I’ve been writing about this subject more thoroughly for the second edition of my book (view preview here), and thought to share the results here in two parts.

When WinJS.Binding.processAll encounters a data-win-bind attribute on an element, its main job is to take each <target property> : <source property> [] string and turn it into a real binding relationship. Assuming that the data source is observable, this basically means calling the source’s bind method with the source property name and some handler that will update the target property accordingly.
The purpose of the initializer function in this process is to define exactly what happens in that handler, that is, what happens to the target property in response to a source property update. In essence, an initializer provides the body of the handler given to the source’s bind (that is, each binding source is an object that has a bind method, typically brought in from the WinJS.Binding.mixin or observableMixin, which is done when you call WinJS.Binding.as or WinJS.Binding.define for a data source).

In a simple binding relationship, that code might simply copy the source value to the target, or might involve a converter function. It could also consolidate multiple source properties—you can really do anything you want here. The key thing to remember is that the initializer itself will be called once and only once for each binding relationship, but the code it provides, such as a converter function, will be called every time the source property changes.

Now if you don’t specify a custom initializer within data-win-bind, WinJS will always use a default, namely WinJS.Binding.defaultBind.  It simply sets up a binding relationship that copies the source property’s value straight over to the target property, as you’d expect. In short, the following two binding declarations have identical behavior:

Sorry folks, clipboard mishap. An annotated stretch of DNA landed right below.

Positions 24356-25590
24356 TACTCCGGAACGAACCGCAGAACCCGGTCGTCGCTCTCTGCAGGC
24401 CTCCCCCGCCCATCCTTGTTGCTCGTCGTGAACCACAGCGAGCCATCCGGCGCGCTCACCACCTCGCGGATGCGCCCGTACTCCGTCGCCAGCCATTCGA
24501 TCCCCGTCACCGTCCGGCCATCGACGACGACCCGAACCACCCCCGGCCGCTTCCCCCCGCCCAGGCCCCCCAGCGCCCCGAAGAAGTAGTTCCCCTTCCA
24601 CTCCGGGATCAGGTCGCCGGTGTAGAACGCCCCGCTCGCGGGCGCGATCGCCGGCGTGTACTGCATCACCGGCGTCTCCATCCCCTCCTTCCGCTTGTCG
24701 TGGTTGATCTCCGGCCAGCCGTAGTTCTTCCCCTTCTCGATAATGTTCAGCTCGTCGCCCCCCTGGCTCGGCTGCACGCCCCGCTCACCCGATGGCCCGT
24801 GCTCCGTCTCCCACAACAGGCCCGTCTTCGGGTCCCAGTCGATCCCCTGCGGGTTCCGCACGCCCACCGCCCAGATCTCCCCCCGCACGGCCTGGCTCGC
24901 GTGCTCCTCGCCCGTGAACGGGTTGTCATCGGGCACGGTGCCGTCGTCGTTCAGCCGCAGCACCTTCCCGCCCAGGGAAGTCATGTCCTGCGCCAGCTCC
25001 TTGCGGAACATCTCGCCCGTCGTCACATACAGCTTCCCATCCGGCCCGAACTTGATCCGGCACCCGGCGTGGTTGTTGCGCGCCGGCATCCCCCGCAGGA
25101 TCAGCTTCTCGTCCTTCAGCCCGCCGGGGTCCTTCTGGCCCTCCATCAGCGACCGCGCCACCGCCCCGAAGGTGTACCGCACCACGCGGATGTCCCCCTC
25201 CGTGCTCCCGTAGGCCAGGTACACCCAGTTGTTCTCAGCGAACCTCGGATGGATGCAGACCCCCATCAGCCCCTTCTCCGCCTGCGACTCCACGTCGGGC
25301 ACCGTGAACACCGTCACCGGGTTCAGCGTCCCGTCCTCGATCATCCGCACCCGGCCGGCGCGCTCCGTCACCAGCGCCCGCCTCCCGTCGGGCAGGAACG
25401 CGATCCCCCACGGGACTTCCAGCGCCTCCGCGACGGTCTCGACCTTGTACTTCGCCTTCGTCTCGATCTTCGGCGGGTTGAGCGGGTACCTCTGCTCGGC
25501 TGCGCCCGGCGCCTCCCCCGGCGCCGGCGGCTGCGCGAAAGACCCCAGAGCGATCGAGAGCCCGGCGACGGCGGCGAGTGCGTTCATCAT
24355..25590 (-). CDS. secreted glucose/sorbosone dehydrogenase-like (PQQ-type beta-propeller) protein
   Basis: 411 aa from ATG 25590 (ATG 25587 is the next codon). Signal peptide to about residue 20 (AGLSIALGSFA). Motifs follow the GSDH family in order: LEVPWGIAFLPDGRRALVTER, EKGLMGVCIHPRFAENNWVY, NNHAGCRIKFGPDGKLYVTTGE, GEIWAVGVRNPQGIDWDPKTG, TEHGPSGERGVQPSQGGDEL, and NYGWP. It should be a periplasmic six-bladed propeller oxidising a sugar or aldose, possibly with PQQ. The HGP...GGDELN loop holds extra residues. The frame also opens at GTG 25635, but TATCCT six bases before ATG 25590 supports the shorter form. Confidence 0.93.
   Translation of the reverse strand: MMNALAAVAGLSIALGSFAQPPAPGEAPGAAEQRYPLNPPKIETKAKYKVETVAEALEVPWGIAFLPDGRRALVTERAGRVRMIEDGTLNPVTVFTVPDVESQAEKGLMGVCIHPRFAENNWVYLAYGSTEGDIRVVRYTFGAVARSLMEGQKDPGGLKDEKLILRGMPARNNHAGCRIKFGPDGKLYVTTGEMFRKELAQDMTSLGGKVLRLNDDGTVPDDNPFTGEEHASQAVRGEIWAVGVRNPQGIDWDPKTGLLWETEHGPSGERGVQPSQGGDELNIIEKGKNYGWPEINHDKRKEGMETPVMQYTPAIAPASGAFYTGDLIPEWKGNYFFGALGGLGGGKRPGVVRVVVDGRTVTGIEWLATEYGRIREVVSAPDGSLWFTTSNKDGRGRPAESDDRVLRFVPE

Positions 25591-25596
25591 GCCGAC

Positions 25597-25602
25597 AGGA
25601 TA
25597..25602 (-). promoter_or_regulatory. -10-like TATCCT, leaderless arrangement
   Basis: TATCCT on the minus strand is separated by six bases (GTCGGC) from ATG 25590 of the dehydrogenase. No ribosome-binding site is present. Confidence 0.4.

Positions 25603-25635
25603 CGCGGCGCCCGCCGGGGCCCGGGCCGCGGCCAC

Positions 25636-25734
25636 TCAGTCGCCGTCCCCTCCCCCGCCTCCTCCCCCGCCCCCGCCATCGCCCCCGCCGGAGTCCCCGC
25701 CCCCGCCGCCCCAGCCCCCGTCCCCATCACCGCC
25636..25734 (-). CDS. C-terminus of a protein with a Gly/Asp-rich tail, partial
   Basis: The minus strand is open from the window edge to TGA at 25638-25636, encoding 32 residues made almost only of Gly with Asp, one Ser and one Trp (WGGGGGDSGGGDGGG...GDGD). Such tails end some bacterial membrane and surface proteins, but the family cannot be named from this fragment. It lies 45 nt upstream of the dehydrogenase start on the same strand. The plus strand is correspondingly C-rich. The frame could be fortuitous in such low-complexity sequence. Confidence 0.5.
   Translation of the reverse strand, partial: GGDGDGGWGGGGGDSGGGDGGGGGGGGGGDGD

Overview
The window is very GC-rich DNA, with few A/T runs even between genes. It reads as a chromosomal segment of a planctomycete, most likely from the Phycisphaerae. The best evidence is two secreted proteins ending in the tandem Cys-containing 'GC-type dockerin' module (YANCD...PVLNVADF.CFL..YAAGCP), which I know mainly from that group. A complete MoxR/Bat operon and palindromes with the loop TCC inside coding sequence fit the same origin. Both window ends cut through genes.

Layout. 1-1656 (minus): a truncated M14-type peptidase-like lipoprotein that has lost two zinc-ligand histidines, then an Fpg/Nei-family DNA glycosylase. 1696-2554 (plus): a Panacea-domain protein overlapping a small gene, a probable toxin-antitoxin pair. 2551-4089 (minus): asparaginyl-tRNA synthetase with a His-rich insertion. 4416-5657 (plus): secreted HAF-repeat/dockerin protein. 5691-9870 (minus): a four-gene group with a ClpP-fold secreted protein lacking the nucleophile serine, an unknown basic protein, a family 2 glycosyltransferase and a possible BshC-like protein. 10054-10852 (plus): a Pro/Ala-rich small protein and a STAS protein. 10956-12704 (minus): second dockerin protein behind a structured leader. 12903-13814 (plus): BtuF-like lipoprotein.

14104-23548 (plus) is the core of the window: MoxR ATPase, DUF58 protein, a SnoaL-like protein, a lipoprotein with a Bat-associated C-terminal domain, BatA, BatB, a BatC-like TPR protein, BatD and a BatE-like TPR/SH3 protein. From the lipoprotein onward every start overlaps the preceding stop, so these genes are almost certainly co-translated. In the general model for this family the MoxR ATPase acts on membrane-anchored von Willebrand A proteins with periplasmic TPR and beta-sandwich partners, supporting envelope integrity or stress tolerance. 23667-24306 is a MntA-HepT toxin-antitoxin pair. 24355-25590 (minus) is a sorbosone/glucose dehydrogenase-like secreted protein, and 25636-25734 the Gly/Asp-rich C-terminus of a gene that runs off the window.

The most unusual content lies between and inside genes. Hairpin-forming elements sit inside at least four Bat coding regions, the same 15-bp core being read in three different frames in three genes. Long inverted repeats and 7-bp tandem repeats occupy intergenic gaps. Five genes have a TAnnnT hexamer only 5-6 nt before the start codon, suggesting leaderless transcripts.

data-win-bind=”innerText: name”
data-win-bind=”innerText: name defaultBind”

WinJS.Binding provides a number of other built-in initializers that can come in handy:

  • oneTime Performs a one-time copy of the source property to the target property without setting up any other binding relationship. This is necessary when the source is a WinRT object, as the proxy used for marshalling doesn’t supporting observability for one-way or two-way binding.
  • setAttribute and setAttributeOneTime Similar to defaultBind and oneTime but injects a call to the target element’s setAttribute method instead of just copying the source value to a target property. This is how you bind to DOM element attributes rather than object properties.
  • addClassOneTime (WinJS 2.0 only) Like setAttributeOneTime except that it interprets the source property as a class name and thus calls the target element’s classList.add method to apply that class. This is useful when working with binding templates.

Beyond these, we enter into the realm of custom initializers. The most common and simplest case is when you need to inject a converter into the binding relationship. All this takes on your part is to pass your conversion function to WinJS.Binding.converter, which returns the appropriate initializer (that’s also marked for declarative processing). For example, in the example below the function userTypeToColor is a simple data-conversion function, so we can create an initializer within the MyInitializers namespace as follows:

WinJS.Namespace.define(“MyInitializers”, {
//…
typeColorInitializer: WinJS.Binding.converter(userTypeToColor)
});

which we use in the HTML like so:

<span id=”loginName3″
data-win-bind=”innerText: name; style.color: userType MyInitializers.typeColorInitializer”>
</span>

Doing anything more requires that you implement the initializer function directly. We’ll pick up this subject in Part 2.


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